The larger threat of internet-connected infrastructure
While the GIT researchers studied hacks against cars, Yunker says that similar damages can be dealt with other domains where physical objects are being connected to the internet, collectively known as the internet of things (IoT).
“We do in fact see parallels. While the results of this work may not be directly applicable to these other domains, the idea that the offline, physical consequences must be accounted for to avoid ill effects remain,” Yunker warns.
The threat of massive hacking of internet-connected cars might still be remote. But we’ve already seen how vulnerabilities in other connected infrastructure can play out. In 2015, hackers with alleged ties to the Russian government hacked the power grid of Ukraine, causing a massive blackout that left 230,000 people without electricity in the freezing winter. The hackers launched a similar attack in 2016.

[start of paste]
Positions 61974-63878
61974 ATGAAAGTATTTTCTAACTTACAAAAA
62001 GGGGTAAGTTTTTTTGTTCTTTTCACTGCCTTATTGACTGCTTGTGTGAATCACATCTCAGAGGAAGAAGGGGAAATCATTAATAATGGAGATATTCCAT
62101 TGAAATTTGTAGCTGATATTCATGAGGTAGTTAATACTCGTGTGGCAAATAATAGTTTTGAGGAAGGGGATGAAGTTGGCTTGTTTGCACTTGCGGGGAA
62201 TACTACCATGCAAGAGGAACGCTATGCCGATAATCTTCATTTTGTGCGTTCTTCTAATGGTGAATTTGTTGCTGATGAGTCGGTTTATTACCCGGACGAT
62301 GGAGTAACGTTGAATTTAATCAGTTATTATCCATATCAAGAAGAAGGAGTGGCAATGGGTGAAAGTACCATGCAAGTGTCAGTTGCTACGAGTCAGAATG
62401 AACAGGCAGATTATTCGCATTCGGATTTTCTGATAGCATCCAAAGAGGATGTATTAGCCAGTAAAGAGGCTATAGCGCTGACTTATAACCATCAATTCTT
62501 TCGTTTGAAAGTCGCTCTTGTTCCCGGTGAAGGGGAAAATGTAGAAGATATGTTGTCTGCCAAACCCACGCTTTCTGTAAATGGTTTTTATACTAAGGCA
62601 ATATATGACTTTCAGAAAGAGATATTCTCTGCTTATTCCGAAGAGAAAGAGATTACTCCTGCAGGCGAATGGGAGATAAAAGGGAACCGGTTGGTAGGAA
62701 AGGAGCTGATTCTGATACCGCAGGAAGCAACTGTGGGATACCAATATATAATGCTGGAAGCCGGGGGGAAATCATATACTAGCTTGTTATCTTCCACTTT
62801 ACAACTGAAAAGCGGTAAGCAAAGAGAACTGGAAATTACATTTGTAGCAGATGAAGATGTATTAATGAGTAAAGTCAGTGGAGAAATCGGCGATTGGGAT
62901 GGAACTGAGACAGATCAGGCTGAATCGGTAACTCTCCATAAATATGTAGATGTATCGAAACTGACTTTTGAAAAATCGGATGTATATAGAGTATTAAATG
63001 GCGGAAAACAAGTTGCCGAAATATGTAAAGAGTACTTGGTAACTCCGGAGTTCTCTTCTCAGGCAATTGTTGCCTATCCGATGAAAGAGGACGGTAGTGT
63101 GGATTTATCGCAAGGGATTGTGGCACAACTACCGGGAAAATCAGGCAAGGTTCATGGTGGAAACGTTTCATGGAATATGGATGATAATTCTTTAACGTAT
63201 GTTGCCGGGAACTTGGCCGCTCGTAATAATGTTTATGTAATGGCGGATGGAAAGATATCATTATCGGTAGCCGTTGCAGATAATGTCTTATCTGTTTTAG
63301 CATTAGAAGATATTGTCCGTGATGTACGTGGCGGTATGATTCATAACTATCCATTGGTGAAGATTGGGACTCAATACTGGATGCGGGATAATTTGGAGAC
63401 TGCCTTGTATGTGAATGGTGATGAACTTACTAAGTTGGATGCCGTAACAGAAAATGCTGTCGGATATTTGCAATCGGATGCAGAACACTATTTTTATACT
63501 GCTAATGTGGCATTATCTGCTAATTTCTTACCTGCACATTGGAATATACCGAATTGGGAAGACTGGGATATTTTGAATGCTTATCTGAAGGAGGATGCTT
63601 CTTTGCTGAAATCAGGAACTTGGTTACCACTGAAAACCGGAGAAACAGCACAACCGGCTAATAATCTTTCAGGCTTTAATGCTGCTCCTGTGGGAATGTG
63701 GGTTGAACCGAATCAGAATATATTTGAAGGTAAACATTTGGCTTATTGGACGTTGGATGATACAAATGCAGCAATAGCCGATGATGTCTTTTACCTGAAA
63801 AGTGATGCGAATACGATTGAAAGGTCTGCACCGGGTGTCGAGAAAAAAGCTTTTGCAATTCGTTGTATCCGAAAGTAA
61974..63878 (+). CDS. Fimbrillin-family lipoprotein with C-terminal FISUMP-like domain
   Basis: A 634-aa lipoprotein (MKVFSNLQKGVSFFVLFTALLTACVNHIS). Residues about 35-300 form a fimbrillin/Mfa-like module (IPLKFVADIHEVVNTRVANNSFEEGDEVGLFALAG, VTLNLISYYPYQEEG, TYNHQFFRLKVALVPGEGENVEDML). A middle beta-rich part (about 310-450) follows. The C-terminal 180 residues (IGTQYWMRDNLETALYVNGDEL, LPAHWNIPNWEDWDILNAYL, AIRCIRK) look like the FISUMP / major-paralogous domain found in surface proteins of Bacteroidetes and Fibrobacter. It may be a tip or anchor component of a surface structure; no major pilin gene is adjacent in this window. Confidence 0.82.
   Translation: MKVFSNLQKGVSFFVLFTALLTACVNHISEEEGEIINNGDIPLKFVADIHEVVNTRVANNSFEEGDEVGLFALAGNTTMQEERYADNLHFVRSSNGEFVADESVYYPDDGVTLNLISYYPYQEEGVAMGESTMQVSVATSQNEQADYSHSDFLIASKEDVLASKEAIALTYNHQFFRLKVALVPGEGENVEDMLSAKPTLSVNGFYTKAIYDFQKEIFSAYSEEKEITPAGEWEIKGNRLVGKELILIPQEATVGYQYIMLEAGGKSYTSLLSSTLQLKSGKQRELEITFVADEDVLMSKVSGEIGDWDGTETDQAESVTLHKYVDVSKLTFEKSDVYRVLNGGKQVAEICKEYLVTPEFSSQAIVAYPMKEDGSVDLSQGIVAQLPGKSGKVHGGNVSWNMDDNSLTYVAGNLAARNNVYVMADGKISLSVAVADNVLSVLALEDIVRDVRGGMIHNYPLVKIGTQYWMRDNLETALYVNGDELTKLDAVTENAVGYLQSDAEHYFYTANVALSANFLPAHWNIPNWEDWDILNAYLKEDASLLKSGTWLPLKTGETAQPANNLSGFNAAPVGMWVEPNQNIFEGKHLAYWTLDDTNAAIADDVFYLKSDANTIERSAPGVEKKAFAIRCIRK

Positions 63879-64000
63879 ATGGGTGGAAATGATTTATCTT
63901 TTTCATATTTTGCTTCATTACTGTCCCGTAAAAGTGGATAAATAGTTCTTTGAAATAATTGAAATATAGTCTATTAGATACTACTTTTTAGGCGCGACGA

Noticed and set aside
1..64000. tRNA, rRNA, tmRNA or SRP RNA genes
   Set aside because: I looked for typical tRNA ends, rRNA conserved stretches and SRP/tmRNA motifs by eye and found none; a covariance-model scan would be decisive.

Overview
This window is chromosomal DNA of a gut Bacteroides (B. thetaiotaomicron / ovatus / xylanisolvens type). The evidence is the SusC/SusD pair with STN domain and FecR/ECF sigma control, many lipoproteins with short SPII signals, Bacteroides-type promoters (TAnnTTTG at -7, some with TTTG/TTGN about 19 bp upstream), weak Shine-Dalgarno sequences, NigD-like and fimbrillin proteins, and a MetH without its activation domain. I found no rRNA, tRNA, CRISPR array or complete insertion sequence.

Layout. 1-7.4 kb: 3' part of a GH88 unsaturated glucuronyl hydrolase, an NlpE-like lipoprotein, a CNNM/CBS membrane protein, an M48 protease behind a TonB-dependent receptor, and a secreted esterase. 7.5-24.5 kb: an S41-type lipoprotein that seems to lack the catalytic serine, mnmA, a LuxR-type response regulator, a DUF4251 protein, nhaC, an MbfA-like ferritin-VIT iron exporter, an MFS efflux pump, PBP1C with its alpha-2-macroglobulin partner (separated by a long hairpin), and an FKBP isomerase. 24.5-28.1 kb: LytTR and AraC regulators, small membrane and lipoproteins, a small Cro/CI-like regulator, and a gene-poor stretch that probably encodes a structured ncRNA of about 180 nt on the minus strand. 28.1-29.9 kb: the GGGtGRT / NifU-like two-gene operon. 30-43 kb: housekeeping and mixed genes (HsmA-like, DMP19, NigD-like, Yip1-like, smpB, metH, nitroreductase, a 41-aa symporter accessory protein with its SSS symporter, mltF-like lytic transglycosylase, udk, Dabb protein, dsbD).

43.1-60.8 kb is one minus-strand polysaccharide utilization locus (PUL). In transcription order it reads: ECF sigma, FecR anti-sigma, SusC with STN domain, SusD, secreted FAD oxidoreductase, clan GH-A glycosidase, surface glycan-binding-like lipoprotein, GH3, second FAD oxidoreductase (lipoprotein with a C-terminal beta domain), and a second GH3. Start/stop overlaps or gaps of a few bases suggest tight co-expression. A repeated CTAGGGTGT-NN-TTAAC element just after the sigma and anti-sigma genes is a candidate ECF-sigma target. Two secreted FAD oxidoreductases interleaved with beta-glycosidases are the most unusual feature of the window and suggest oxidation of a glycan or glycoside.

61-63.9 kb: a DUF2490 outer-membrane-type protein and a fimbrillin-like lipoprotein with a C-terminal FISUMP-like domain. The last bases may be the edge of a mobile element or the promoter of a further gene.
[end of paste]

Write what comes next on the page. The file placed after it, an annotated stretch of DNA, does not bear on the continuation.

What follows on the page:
“As billions of insecure devices are connecting to the internet, they are creating a growing attack surface for bad actors,” says Jeff Hussey, CEO of Tempered Networks. “These devices can be compromised then used to launch attacks that spread laterally, from network to network, system to system, company to company, nation to nation.”
Hussey warns about the threat of vulnerabilities in industrial IoT (IIoT), such as dams, residential buildings, transportation systems, and large industrial facilities that are being connected to the internet.
“As IIoT devices are connected to the internet the cyber risks now include losing control of physical spaces, from commercial office buildings to hospitals, to manufacturing plants, and even ships at sea. To put this in perspective, losing control of a security camera is indeed troubling. But losing control of the facility itself, that the camera was protecting, is an even worse outcome,” Hussey warns.